By MAX GOLLIN
It’s been 8 years since Daft Punk released their last studio album. Amid mountains of hype, their brand new Random Access Memories is already set to become the fastest-selling album of the year, and its single “Get Lucky” has already become the number one single of 2013. If you’re not familiar with the famed house music duo, their explosive release makes this is a prime time to check them out. Although, to understand their impact on house music, perhaps Random Access Memories is not the best place to start.
Random Access Memories is in many ways Daft Punk, but it’s not quite the same Daft Punk that longtime fans will remember. Their older albums (Homework, Discovery, Human After All) made a huge impact on the house music scene, and their songs were largely electronic. Brilliant songs that characterized their style, like “Harder Better Faster Stronger” and “Technologic” combined impressive sampling of singing modulated with a vocoder with very danceable electronic drums, bass and synthesized melodies. Meanwhile, Random Access Memories showcases significantly more live instruments: drum machines are frequently replaced by drum sets, electronic bass has taken over for electronically generated bass in many tracks, and guitar occasionally plays in place of synth. A number of the vocal tracks on the album even lack the characteristic robotic vocoder usage found in the majority of their earlier work, “Get Lucky” being the prime example.
If you are looking for strictly electronic/house music, the album will be jarring for you. It is genre-bending to say the least, as is immediately apparent from their list of collaborators. Random Access Memories features vocals from The Animal Collective’s Panda Bear, The Strokes’ Julian Casablancas, N.E.R.D’s Pharrell Williams, and instrumental and vocal tracks from a laundry list of talented musicians from completely different backgrounds. The extensive collaboration allows for a real diversity of sound, but Daft Punk’s style directs the form of each song to be part of a somewhat more cohesive full album. When listening to songs with predominantly live instrumentation like “Lose Yourself to Dance” or the opener “Give Life Back to Music,” there are moments where Daft Punk takes a backseat to the hoard of outside talent they’ve amassed. When the vintage 80s vocoder-processed voices of Thomas Bangalter and Guy-Manuel de Homem-Christo come in, though, it seems as if they were at the heart of the song’s creation and that they’ve merely switched out laptops and synthesizers for human beings. Unfortunately, they lose some of their distinctive voice, both literally and figuratively, by merging it with the style and influence of so many other talented musicians.
A main through-line in the album is the incorporation of smooth, funky live drums, bass, guitar, and vocals in songs like their hit single “Get Lucky” and in “Lose Yourself to Dance.” Even in songs that seems more like experimental mixed-genre electronic odysseys (“Touch”, for example) the groovy instrumentation is interwoven with everything else or makes surprise appearances within a given song. Funky-sounding electronic modulations would be nothing new for Daft Punk, as their older music featured distinctly grooving beats and even the occasional funk guitar. However, this newer sound, “Da Funk” if you will, leans far enough toward pure funk that would make it just as appropriate (if not more so) for a disco as for a discothèque. If your issue with Daft Punk before was that you enjoyed their vocoders and funky sampling but could do without all that house music stuff, then you’re likely to enjoy what they’ve done with that aspect of their style. On the other hand, if you were attracted to them as excellent electronic DJs, you may be disappointed by the merging of their style with so much live music.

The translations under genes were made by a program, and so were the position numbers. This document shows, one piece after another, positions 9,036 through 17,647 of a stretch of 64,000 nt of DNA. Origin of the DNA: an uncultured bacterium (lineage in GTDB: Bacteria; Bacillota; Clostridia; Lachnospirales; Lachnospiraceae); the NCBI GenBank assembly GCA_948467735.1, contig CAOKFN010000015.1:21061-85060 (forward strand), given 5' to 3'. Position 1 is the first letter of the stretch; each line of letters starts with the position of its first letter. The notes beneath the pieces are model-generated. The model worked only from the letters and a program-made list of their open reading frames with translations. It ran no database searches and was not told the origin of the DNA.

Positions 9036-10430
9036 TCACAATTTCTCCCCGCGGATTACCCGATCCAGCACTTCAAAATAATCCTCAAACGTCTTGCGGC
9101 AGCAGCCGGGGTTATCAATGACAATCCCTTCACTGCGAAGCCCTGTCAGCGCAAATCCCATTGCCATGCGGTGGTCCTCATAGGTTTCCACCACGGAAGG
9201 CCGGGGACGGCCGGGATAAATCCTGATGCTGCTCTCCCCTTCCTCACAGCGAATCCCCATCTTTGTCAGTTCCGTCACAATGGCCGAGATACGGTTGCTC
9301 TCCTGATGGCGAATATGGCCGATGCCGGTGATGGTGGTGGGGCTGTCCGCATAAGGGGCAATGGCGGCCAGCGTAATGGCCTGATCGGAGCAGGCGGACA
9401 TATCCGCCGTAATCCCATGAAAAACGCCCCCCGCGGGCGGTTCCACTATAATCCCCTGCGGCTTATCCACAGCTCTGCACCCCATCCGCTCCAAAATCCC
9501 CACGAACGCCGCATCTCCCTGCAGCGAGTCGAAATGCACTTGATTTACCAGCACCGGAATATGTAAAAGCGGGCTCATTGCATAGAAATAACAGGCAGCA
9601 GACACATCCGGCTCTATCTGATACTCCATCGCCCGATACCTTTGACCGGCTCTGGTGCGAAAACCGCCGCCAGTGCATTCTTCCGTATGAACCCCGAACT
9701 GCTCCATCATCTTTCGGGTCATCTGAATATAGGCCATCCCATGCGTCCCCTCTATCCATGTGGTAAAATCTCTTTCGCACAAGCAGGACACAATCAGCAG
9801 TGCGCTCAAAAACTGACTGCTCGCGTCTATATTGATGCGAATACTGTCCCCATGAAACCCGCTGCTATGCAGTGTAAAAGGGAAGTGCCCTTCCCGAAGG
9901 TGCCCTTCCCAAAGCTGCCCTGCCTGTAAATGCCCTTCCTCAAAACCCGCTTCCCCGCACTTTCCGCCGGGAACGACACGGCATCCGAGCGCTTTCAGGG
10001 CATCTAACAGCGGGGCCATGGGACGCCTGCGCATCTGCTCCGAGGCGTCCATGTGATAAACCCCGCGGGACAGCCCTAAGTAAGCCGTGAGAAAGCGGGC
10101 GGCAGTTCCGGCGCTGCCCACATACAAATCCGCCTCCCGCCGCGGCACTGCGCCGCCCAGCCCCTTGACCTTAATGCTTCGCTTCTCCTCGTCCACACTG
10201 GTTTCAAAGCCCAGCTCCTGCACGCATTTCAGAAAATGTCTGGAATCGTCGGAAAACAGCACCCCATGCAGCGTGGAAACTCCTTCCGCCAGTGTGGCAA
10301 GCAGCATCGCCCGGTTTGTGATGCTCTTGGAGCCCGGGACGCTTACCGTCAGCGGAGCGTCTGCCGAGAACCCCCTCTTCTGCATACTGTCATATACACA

Daft Punk has also been successful in the past with creating sad, sweet electronic ballads and relaxing ambient pieces as well. This style makes regular appearances in Random Access Memories in songs such as “The Game of Love” and “Within.” Daft Punk’s strength lies in creating memorable, danceable grooves with catchy hooks, but their flexibility in tone has allowed them to produce some very heartbreakingly beautiful vocoder crooning in the album. Yet their more mellow and ambient songs tend to break up the flow between songs, and they can get excessively experimental. At times, Daft Punk comes across as a pair of kids playing with expensive toys; they become momentarily obsessed with toying around with the features on a vintage synthesizer and can drag songs on a little too long (“Contact”, I’m looking at you). For the most part, the power they bring to the table with their faster-paced songs compensates for this. Like a lot of electronic music, though, Daft Punk does tend to have repetitive song structures. The more diverse composition and experimental style does a lot to avoid this in Random Access Memories, but the lyrics do get redundant.
So, is Random Access Memories a good album? Yes, but it’s not the Daft Punk you’re expecting. It’s a break from the repetitive but catchy house music Daft Punk helped popularize as a genre that we all thought we wanted, but instead it gives us something fresh but retro, a satisfying albeit disorienting package. Bangalter and de Homem-Christo have delivered something alternating between funky, strange, infectious, and sweet, with the end result as a sort of musical rollercoaster ride. Listening to the album is absolutely an experience. Before the end you’ll find yourself bobbing your head, then sighing sadly, then questioning what on earth you’re listening to. All in all, it’s fun, exciting, and definitely worth a listen.